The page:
Decoding the recycling rules in Hong Kong
Roughly seven months into my zero waste challenge and I have become a hoarder of recyclables. The original plan when I started the challenge was to rid my flat of all the unnecessary plastic containers, cardboard boxes, wine bottles, Chinese New Year red packets and general junk that the standard Hong Konger accumulates. These are all now stacked in a corner of my apartment, and I fear that I have become the equivalent of a crazy cat lady, minus the cats, wandering the streets putting plastic packaging into my bag and saving it for recycling. One of my rules is if I accidentally get given a plastic straw at a café, I keep it to make sure it is properly recycled. But I’ve found that I simply don’t know what we can and can’t recycle here.
I sat down with recycling collector company HK Recycles to get the low-down on recycling in this city. I discovered that paper and metal retrieval is bolstered by cash incentives that don’t exist with plastics, so the recovery rate of plastics has drastically dropped, and since the financial crash, the selling prices of raw recyclable materials have also dropped, resulting in fewer collectors delivering the materials to the correct sorting stations. Currently it is down to the individual to diligently separate waste and dispose of it in the appropriate bins. Problems occur when the recyclables are contaminated with hard-to-clean items like oily foods; this is why you often see recyclables being sent to landfills, as it may cost more money to clean contaminated items.
If you want to help to prevent this from happening, here are some tips from HK Recycles:
- Bottles and beverage containers should be emptied before recycling. It’s not necessary to completely clean them, but a light rinse will help.
- Lids are best taken off bottles if they are rinsed, as recycling plants need to remove these by hand. However, if you have not rinsed your bottle (unless it's water), it's better to keep the lid on to keep away insects.
- Food labels don't need to be removed, but it’s a plus.
- Plastic toys combined with other materials (like metal parts) cannot be recycled unless separated prior.
- Things like receipts, rubber bands, dishwashing gloves, disposable cups and used tissue paper all cannot be recycled, so it’s best to keep them away from the recycling bins.
One of the most common types of plastic, you’ll see PET used for things like water bottles, washing-up liquid, mouthwash bottles and peanut butter jars. Be careful with these containers, as they should only be used once. In warm conditions, bacteria can multiply to harmful levels and, if heated, toxins can leach into food and drink.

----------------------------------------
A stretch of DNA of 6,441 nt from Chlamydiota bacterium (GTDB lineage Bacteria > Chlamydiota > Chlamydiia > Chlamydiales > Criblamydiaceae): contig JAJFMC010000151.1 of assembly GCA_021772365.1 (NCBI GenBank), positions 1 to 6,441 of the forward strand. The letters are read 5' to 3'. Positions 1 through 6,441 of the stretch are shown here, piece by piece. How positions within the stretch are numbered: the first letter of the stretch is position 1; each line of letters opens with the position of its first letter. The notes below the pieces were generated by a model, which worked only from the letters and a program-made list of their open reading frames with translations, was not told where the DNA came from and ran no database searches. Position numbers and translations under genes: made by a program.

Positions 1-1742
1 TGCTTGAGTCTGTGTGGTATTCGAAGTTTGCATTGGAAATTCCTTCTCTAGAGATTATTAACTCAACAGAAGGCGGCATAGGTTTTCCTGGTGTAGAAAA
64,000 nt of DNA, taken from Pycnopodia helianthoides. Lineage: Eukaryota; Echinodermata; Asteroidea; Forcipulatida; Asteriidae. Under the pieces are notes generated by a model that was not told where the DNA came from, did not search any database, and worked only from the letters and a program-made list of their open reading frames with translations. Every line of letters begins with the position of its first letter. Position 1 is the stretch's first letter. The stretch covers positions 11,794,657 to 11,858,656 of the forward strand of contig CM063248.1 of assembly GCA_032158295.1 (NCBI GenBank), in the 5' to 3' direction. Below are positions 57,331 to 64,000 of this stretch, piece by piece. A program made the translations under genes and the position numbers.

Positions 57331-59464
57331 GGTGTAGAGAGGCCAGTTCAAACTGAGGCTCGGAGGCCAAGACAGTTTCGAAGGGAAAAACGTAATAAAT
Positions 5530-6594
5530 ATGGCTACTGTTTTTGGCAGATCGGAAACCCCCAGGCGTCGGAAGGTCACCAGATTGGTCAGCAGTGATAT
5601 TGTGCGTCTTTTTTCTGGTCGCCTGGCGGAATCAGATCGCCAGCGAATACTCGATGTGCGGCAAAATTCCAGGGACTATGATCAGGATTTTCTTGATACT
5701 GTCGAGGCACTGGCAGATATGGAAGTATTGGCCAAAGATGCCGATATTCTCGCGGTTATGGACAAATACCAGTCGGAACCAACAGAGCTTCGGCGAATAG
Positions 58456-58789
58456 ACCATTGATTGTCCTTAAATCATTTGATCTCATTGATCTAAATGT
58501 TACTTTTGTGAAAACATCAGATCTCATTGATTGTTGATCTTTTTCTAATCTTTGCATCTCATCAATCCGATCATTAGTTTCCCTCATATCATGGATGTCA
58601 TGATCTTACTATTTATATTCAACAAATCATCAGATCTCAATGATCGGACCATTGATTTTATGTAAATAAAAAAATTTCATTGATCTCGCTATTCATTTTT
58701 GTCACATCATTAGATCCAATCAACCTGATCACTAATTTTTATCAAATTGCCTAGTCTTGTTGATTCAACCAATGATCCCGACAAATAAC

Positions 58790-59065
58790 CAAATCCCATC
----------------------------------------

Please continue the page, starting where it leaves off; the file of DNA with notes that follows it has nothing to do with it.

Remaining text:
This is a tougher type of plastic commonly used for cleaning products, shampoo and other toiletries. It’s safer than PET because it can withstand higher temperatures and doesn’t leach as many toxins.
These are your standard grocery bags, rubbish bags, some food storage containers and cling film.
PP can withstand higher temperatures and is microwavable, so it's usually used for takeaway containers and bottle caps. It's generally considered a safer plastic for food and drink use, though it has been shown to leach plastic additives.
Currently banned in California yet currently used on every corner in Hong Kong. You see styrofoam used to transport fresh fruits and vegetables and as a common takeaway container. This is really one to avoid because polystyrene can easily leach into food and become carcinogenic. There also aren’t any facilities here to recycle it.
This category is used for all other types of plastics, including polycarbonate (PC), usually used for baby bottles and paper receipts. Biodegradable polylactic acid (PLA) plastics also fall into this category, and though we are seeing more of this on the market, PLA plastics still need to be processed in a specific way. Currently, Hong Kong does not facilitate this process. In a landfill, it takes around 1,000 years to decompose. What’s more, the PLA in circulation here without the infrastructure creates confusion between the other oily plastics, resulting in the lowering of the overall recycling rate. That’s not to say that PLA is a bad thing; we just need the education and infrastructure to support biodegradable plastics in order for it all to make sense.
Follow Hannah's journey on Instagram @thezerowastechallenge